My aim in What Do Pictures Want? is thus not to project personhood onto pictures, but to engage with what I call “the lives and loves” of images. (W.J.T Mitchell)
That both “projection of personhood” and “engagement with the image”” may co-exist is illustrated by a paradigmatic shift introduced below.
A memory of medieval jobing painters and sculptors travelling throughout Europe
or the Dutch still life painters of 17th C,
would appear irrelevant for contemporary painting. Except that it is not.
Instead of following the established stars of the current art world, at least three painters I know of, seek a distance from them and a connection to a different past: the duo of Elena Duff and Peter FitzGerald – and Duncan Ross on his own. They paint for identifiable viewers/ customers without mediation by gallery or art dealer. Duncan Ross revives the personal connection between artist, patron and site of viewing. Duff and FitzGerald use the online shopping model. On one hand they confirm G Kubler’s observation “the idea of art can be expanded to embrace the whole range of man-made things”, on the other they narrow their own art practice down to a painting as an agreement. It emancipates the people who do not respond to contemporary art as seen, say in Venice Biennale, driven by curators, or art fairs, driven by rich elite.
Elena Duff and Peter FitzGerald write:
We are trained artists, with degrees in Painting, who will create original oil paintings of your home. It couldn’t be easier to order a ‘house portrait’ or a ‘scene painting’. We work from a good-quality photo of the house or scene you want painted and we take out our paints and brushes and turn it into a work of art.
Once you are on the website paintfor.me you are directed how to proceed with your choices.
How do I commission a painting?
- Visit the Pick an artist page.
- Choose which artist you want to do the painting.
- Choose your painting by the size you want, or by price.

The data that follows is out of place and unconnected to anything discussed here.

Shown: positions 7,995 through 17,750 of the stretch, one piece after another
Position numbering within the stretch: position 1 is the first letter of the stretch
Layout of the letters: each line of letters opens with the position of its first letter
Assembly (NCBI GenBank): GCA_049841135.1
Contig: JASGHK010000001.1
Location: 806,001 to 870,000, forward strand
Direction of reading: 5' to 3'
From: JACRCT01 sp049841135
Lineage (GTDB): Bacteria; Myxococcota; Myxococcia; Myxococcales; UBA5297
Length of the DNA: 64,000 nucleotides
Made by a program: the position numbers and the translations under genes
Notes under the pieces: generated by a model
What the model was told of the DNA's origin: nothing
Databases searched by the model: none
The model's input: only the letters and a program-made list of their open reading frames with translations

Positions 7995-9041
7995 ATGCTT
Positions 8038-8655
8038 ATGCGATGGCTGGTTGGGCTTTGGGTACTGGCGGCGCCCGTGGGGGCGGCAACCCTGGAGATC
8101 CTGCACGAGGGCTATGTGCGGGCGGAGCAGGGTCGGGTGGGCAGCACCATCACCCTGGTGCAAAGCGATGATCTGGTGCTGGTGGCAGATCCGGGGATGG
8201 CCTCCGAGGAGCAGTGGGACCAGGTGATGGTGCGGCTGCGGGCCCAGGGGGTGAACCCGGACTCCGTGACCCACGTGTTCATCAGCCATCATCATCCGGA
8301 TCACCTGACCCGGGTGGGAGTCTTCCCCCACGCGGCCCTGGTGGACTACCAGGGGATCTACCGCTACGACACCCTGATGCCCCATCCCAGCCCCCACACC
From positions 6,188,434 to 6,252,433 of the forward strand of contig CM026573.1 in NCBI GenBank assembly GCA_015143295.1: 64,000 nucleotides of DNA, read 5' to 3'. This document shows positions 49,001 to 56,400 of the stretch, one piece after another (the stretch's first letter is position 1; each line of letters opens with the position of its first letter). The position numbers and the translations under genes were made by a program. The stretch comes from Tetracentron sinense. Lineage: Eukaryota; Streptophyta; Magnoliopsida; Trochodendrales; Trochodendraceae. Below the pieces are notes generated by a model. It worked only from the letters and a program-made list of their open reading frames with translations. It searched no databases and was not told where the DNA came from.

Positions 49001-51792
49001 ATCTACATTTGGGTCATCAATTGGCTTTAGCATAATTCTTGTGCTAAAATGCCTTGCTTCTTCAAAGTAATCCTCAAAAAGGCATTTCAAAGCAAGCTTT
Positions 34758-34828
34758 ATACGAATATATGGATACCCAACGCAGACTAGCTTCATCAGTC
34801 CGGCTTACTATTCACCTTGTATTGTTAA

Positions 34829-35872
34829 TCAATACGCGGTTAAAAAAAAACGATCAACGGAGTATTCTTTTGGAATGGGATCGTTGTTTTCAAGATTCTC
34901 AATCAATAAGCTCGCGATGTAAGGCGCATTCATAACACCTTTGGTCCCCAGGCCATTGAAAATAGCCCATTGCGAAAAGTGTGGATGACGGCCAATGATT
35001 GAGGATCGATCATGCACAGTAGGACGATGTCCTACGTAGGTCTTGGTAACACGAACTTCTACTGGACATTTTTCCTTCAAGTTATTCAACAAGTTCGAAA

- Decide to pay for your painting on completion and e-mail the artist you’ve chosen, or…
- Avail of a 10% discount price by paying a deposit up front.
- Agree to our terms and conditions (found here).
- E-mail one or more photos of the house or scene you want painted (you will be prompted to do this).
- Add any notes about the painting you want (for example, you want your neighbour’s house to be excluded from your painting, or you may need delivery of the painting by a specific date).
The above are instruction similar to those on any business website – and intriguingly similar to some performance artists , as well as to the compendium Do It put together by Hans Ulrich Obrist since 1993. In Tokyo, in 1964, the 31-year-old conceptual artist Yoko Ono organized a happening in which she screened a Hollywood film and gave the audience a simple instruction: Do not look at Rock Hudson, look only at Doris Day. (http://www.vulture.com/2015/05/yoko-ono-one-woman-show.html) “Pick an artist” is a similar operation of choice as ” look only at”. While picking Elena or Peter is verifiable, whether a person does or does not look at Rock Hudson is not. The difference points to a shift of indeterminacy deep under the visible.
Patronage places an obligation of the painter to satisfy the patron’s expectations. Matching the finished painting to verbal instructions and a jpeg is plagued with slippery meanings in both realms, verbal and visual. paintfor.me is a professionally designed website to order and pay for a painting, which will be delivered for your approval, and may be “corrected” according to your wishes, or returned to the painter for a refund.
Duncan Ross came with another variant: he has painted a cauliflower on a wall of the Golden Thread Gallery as part of an exhibition curated by Sara McAvera, titled 24.
Ross added a note that the artist is accepting orders for painting it in people’s homes in the size they prefer. He keeps the control over the clearly defined subject matter. Duff and FitzGerald separate the painting from the future site by preferring portable object.
Ross, Duff and FitzGerald share a concern voiced, inter alia, by Julia Kristeva (What Good are Artists Today, 1995 , in Strategies for Survival Now, 1996, ed. by Christian Chambert)
Things are different now. We can no longer rejoice in our foundations. Artists no longer have a base and art no longer the certainty of being the cornerstone…..A great artist very close to us in time, the writer Marcel Proust, celebrated the cornerstone through the image of the paving stones of St Mark’s in Venice. He saw in them a metaphor for art, which we must rebuild from the remains of our traditions.
The return to medieval jobbing painter model embraces two of the ideas favoured by the more recent art world: conceptual art and participation of the viewer, with a paradigmatical difference. Akin and opposite to the paradigm of “spiritual in art” formulated by W Kandinsky when he preached against “commercial painters” in Munich.
The three painters locate the interaction near to a medieval or renaissance patron with a power to decide, to interfere. The future viewer is entering a simple contract to keep a painting of his choice, delivered for payment. Whereas performance art imposes a hierarchy of the artist’s instructions ( explicit or implicit) relegating the viewer into a bonded obedient subject. paintfor.me and the cauliflower both parties as equal.